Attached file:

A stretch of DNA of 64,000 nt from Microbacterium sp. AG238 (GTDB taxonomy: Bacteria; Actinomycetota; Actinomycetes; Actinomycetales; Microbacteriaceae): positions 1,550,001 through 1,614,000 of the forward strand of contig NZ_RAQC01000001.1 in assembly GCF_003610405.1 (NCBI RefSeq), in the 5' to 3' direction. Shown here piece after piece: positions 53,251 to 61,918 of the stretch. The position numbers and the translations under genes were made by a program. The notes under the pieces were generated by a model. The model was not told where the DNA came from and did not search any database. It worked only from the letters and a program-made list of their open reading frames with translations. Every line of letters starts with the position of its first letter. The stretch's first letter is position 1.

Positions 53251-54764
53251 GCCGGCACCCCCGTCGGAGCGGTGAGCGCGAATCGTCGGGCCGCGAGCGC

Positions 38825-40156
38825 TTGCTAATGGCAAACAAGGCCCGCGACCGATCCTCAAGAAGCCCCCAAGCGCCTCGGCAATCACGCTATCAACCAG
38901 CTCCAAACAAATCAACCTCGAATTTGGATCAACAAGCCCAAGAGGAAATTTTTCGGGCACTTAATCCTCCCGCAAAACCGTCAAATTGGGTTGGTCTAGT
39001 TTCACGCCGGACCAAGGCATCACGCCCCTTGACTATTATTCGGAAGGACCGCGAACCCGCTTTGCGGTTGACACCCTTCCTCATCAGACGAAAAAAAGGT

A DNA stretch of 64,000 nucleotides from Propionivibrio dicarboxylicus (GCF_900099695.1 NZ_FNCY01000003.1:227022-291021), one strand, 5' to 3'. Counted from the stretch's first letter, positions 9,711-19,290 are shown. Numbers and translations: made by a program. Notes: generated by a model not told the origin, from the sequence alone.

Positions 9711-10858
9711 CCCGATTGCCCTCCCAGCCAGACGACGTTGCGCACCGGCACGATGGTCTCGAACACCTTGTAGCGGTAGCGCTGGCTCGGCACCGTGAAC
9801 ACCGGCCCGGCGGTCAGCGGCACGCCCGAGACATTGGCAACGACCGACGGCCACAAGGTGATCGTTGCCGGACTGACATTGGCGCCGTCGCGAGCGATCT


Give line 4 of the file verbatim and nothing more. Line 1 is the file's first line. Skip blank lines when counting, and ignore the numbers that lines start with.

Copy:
Positions 38825-40156